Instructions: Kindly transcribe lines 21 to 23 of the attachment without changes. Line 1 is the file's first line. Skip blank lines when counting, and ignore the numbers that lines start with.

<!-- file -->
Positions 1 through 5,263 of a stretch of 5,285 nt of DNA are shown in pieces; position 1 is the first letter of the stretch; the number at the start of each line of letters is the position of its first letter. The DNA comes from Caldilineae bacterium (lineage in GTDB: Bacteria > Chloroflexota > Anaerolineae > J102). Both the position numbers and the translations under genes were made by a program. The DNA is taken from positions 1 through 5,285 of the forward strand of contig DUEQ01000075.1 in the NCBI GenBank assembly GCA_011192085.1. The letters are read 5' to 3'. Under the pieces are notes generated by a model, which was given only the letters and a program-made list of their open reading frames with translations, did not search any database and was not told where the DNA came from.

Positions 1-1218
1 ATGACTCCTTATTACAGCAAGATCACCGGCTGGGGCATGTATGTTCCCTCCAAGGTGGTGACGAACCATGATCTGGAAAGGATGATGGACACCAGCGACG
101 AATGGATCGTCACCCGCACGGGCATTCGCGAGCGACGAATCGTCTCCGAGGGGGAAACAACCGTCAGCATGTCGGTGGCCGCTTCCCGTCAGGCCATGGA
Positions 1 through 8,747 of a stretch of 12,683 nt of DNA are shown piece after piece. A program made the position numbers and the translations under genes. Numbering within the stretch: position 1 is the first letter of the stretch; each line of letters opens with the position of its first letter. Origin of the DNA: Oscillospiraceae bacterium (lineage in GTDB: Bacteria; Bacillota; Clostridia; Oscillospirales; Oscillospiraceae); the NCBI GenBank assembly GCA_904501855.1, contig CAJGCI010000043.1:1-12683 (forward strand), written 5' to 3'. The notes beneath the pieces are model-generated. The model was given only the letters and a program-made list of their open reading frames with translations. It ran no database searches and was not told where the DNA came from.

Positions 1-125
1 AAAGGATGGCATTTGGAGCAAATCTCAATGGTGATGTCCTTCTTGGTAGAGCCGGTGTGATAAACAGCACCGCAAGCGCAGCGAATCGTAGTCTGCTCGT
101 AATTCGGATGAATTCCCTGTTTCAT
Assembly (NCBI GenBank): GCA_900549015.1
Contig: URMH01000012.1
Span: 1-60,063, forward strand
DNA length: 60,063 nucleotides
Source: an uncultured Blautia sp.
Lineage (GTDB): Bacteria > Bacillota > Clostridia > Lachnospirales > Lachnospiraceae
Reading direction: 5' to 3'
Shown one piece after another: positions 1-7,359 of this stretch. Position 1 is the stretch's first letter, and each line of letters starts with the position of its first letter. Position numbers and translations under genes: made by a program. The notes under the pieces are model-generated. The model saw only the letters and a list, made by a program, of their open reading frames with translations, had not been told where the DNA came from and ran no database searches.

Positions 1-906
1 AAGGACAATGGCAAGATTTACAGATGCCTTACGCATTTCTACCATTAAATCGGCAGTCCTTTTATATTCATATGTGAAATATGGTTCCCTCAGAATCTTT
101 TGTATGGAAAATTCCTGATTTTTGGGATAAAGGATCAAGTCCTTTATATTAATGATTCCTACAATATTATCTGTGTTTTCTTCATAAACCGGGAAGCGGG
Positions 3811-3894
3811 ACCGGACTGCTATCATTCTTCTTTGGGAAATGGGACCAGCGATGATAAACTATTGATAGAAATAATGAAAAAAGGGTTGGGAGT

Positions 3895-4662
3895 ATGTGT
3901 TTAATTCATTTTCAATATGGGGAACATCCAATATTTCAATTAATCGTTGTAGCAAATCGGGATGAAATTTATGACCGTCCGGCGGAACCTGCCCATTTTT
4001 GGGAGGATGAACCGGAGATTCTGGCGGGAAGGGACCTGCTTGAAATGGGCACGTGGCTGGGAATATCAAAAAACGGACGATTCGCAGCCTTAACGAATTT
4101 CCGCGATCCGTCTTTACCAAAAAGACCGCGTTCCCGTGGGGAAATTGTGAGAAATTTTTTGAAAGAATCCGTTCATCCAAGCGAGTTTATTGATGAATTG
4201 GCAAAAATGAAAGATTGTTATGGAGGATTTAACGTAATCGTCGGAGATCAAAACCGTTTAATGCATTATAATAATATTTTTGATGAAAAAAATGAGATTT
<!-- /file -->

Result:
3811 ACCGGACTGCTATCATTCTTCTTTGGGAAATGGGACCAGCGATGATAAACTATTGATAGAAATAATGAAAAAAGGGTTGGGAGT

Positions 3895-4662
3895 ATGTGT